Trump thanks Albania for expelling Iranian diplomats

File photo showing US President Donald Trump standing during a joint statement with Singapore's PM at the White House. (Reuters)
Updated 20 December 2018
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Trump thanks Albania for expelling Iranian diplomats

  • Albania’s Foreign Ministry said the two diplomats were expelled for “violating their diplomatic status”

TIRANA, ALBANIA: US President Donald Trump has thanked Albania for expelling the Iranian ambassador and another diplomat for allegedly engaging in illegal activities that threaten Albania’s security.
Trump’s letter to Albanian Prime Minister Edi Rama, dated Dec. 14, thanked him “for your steadfast efforts to stand up to Iran and to counter its destabilizing activities and efforts to silence dissidents around the globe.”
The US Embassy in Tirana published the letter on its Facebook page on Thursday.
Albania’s Foreign Ministry on Wednesday said the two diplomats were expelled for “violating their diplomatic status” following talks with other countries, including Israel.
Trump’s letter said the expulsion “exemplifies our joint efforts to show the Iranian government that its terrorist activities in Europe and around the world will have severe consequences.”
Iran blamed the United States and Israel for the expulsions. The official IRNA news agency quoted Foreign Ministry spokesman Bahram Ghasemi as saying that “Albania has become an unintentional victim of the United States, Israel and some terrorist groups.”
The spokesman said the US and Israel are working to destroy relations between Iran and European countries, and that Albania should not allow others to dictate its relations with Tehran.
Shahin Gobadi of Iran’s National Council of Resistance based in Paris, France, also hailed Albania’s expulsion of the two diplomats as “a very necessary and courageous act.”
Albania is home to 2,500 members of the Iranian opposition group in exile Mujahedin-e Khalk, who moved from Iraq.
Gobadi said “The clerical regime’s embassies in Europe are centers of terrorist acts against the dissidents.”
He said two plots of the Iranian regime were foiled, one in Albania — an attempt to bomb the Nowruz (Iranian New Year) celebration in March — and the other in a gathering of Iranians in Paris in June, and “the regime*s embassies and diplomats played a major role in both of these foiled terror plots.”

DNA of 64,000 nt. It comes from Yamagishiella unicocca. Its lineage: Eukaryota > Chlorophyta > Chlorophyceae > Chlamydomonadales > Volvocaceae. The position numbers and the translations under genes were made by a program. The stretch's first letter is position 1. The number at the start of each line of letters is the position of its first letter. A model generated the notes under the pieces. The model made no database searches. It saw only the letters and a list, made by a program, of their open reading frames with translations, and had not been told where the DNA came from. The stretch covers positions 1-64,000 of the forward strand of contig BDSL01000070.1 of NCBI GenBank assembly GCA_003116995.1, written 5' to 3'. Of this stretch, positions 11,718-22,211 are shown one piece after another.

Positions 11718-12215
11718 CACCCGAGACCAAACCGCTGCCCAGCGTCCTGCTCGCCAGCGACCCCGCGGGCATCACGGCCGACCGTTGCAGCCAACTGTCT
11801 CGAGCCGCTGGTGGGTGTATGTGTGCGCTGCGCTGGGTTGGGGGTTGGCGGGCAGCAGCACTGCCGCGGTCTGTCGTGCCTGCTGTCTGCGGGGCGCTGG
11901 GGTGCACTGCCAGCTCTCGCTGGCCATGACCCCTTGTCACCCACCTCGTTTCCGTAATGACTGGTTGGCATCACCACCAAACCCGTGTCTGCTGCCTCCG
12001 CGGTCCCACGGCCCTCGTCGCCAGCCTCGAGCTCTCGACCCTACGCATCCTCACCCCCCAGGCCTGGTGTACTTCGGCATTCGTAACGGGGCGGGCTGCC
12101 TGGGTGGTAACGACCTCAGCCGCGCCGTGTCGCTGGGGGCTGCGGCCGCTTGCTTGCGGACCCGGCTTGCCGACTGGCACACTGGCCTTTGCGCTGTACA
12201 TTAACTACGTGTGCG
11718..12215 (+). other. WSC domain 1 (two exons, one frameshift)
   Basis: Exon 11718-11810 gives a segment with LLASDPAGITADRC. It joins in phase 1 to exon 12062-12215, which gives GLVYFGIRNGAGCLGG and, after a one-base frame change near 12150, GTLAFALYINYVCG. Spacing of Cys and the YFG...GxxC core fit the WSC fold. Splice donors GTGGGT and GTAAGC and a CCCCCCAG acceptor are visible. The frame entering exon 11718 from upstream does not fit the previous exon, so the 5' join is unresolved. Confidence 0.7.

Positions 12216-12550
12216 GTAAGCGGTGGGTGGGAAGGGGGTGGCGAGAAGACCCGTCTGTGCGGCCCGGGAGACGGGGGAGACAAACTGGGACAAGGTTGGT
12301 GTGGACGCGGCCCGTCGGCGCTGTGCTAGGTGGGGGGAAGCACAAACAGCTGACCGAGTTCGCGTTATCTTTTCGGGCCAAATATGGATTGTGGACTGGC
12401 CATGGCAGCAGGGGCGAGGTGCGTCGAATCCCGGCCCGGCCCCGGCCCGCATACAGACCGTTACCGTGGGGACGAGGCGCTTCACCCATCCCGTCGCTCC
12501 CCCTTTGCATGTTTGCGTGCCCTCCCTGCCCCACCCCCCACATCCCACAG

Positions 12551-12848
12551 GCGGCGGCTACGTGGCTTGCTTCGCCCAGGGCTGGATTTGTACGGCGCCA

Private Top Channel television reported that the Iranians were suspected of illegal activities related to a World Cup qualifying match between Albania and Israel two years ago.
Albanian media also hinted that cancelation of Israeli Prime Minister Benjamin Netanyahu’s visit to Albania in November could have been related to a possible plot against him.
Earlier this year, a court in neighboring Kosovo sentenced nine Albanians for planning a foiled attack against the Israeli soccer team during the match in Albania.


UK and Russia hold first talks in over a year

Updated 16 February 2019
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UK and Russia hold first talks in over a year

  • The meeting is the first between ministers from the two countries following the poisoning of a former Russian spy in the English city of Salisbury on March 4
  • The attempted assassination of Sergei Skripal, which Britain said was done using a Soviet era nerve agent Novichok, plunged relations to their lowest ebb in decades

LONDON: Junior foreign ministers from Britain and Russia met in Germany on Saturday in the highest-level contact between the two countries since an alleged nerve agent attack in Britain last March froze diplomatic relations.
Britain’s Minister for Europe Alan Duncan held talks with Russia’s First Deputy Foreign Minister Vladimir Titov on the margins of the Munich Security Conference, according to the foreign office in London.
“Alan underlined that we have deep differences, and the Russian state would need to choose a different path and act as a responsible international partner before there can be a change in our current relationship with Russia,” it said in a statement.
The meeting is the first between ministers from the two countries following the poisoning of a former Russian spy in the English city of Salisbury on March 4 which Britain has blamed on Moscow.
The attempted assassination of Sergei Skripal, which Britain said was done using a Soviet era nerve agent Novichok, plunged relations to their lowest ebb in decades.
The attack killed a British woman who came into contact with the Novichok, as well as injuring several others including a policeman.
Among a raft of responses, London suspended all planned high-level bilateral contacts between the two countries, and canceled ministers and members of the royal family attending last summer’s World Cup in Russia.
“(The) minister reiterated the UK’s and Allies’ firm stance in response to the Russian state’s reckless use of chemical weapons in Salisbury,” the foreign office added in its statement.
“He made clear that Russia must address the concerns of the international community.
“This includes ending its destabilising activity in Ukraine; and the persecution of the LGBT community in Chechnya.”
The foreign office said Britain would continue to “build and strengthen our cultural ties and people to people links with Russia wherever we can.”
Ministers from around the world, including those from the US, France, Britain, and Germany, are taking part in several days of talks in Munich this weekend centered on global security issues.